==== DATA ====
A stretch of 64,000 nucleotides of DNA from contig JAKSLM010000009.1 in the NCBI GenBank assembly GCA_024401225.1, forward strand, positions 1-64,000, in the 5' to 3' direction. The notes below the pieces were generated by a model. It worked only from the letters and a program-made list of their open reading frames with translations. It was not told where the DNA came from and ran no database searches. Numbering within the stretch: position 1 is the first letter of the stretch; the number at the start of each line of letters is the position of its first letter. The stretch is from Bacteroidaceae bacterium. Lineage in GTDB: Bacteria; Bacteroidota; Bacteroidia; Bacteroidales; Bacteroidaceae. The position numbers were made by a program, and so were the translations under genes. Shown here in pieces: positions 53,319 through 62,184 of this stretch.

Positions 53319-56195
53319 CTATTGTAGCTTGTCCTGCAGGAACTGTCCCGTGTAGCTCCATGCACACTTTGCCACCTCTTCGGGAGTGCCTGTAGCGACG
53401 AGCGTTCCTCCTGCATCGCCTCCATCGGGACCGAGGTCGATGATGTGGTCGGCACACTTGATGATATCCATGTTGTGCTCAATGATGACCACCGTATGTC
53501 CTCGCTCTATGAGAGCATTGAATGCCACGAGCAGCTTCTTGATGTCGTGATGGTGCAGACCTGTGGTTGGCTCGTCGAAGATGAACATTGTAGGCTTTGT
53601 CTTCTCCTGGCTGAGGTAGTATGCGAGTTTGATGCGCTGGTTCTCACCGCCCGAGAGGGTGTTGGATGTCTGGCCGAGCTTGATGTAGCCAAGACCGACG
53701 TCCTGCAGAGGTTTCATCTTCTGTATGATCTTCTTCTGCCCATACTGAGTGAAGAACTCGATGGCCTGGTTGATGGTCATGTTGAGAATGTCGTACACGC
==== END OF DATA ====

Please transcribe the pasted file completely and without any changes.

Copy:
A stretch of 64,000 nucleotides of DNA from contig JAKSLM010000009.1 in the NCBI GenBank assembly GCA_024401225.1, forward strand, positions 1-64,000, in the 5' to 3' direction. The notes below the pieces were generated by a model. It worked only from the letters and a program-made list of their open reading frames with translations. It was not told where the DNA came from and ran no database searches. Numbering within the stretch: position 1 is the first letter of the stretch; the number at the start of each line of letters is the position of its first letter. The stretch is from Bacteroidaceae bacterium. Lineage in GTDB: Bacteria; Bacteroidota; Bacteroidia; Bacteroidales; Bacteroidaceae. The position numbers were made by a program, and so were the translations under genes. Shown here in pieces: positions 53,319 through 62,184 of this stretch.

Positions 53319-56195
53319 CTATTGTAGCTTGTCCTGCAGGAACTGTCCCGTGTAGCTCCATGCACACTTTGCCACCTCTTCGGGAGTGCCTGTAGCGACG
53401 AGCGTTCCTCCTGCATCGCCTCCATCGGGACCGAGGTCGATGATGTGGTCGGCACACTTGATGATATCCATGTTGTGCTCAATGATGACCACCGTATGTC
53501 CTCGCTCTATGAGAGCATTGAATGCCACGAGCAGCTTCTTGATGTCGTGATGGTGCAGACCTGTGGTTGGCTCGTCGAAGATGAACATTGTAGGCTTTGT
53601 CTTCTCCTGGCTGAGGTAGTATGCGAGTTTGATGCGCTGGTTCTCACCGCCCGAGAGGGTGTTGGATGTCTGGCCGAGCTTGATGTAGCCAAGACCGACG
53701 TCCTGCAGAGGTTTCATCTTCTGTATGATCTTCTTCTGCCCATACTGAGTGAAGAACTCGATGGCCTGGTTGATGGTCATGTTGAGAATGTCGTACACGC